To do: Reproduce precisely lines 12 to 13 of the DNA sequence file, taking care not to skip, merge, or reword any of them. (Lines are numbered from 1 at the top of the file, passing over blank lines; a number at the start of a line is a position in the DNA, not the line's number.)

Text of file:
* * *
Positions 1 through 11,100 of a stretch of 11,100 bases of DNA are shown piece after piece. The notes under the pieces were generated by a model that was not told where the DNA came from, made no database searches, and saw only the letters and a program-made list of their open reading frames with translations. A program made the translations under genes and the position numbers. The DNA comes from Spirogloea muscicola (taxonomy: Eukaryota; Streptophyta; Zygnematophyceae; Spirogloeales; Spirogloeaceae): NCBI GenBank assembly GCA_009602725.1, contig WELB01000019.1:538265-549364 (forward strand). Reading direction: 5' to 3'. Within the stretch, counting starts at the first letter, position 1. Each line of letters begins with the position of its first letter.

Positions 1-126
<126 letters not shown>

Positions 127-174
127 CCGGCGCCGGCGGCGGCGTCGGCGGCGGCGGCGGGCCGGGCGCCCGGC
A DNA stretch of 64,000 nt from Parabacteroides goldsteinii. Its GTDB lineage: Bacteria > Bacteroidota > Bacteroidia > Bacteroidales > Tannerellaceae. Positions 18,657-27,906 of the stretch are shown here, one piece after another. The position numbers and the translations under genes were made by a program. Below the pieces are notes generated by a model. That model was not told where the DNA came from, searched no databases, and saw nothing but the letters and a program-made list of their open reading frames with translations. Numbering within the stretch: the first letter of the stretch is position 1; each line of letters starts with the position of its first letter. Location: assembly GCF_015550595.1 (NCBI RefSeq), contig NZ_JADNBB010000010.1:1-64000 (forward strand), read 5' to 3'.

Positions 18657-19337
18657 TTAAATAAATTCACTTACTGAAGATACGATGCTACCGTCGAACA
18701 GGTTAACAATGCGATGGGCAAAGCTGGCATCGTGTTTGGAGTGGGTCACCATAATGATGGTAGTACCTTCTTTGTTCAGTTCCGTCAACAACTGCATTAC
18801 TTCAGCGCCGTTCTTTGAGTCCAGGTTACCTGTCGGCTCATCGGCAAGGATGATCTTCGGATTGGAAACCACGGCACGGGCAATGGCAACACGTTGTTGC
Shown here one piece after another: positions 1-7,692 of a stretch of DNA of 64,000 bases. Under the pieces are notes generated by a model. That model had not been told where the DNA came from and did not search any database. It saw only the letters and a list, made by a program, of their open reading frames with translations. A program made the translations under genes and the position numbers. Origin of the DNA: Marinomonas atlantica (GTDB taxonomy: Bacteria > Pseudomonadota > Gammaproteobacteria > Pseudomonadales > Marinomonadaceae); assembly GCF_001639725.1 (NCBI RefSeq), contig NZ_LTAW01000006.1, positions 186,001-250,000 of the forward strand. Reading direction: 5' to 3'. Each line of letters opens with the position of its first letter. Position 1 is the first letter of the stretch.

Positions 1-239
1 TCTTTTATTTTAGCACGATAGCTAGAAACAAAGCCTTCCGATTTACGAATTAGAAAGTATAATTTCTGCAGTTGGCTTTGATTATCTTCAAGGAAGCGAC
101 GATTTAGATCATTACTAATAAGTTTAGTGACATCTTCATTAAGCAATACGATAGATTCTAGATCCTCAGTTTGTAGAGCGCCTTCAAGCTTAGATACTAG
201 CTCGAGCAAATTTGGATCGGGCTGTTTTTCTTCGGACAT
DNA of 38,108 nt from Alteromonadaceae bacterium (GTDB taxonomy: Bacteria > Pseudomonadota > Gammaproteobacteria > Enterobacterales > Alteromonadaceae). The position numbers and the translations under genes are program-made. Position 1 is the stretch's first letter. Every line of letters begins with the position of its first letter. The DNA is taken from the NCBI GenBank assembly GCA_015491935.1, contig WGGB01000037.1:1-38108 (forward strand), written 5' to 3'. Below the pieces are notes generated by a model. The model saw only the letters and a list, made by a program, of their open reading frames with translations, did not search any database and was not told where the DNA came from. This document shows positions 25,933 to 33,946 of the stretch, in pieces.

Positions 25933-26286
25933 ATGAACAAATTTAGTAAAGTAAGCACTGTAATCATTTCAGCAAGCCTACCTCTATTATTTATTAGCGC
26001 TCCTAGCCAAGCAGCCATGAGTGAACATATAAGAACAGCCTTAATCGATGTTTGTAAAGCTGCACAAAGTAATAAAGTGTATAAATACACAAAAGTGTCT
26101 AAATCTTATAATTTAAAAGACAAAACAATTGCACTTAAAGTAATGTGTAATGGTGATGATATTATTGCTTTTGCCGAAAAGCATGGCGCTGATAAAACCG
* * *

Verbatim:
Positions 1-239
1 TCTTTTATTTTAGCACGATAGCTAGAAACAAAGCCTTCCGATTTACGAATTAGAAAGTATAATTTCTGCAGTTGGCTTTGATTATCTTCAAGGAAGCGAC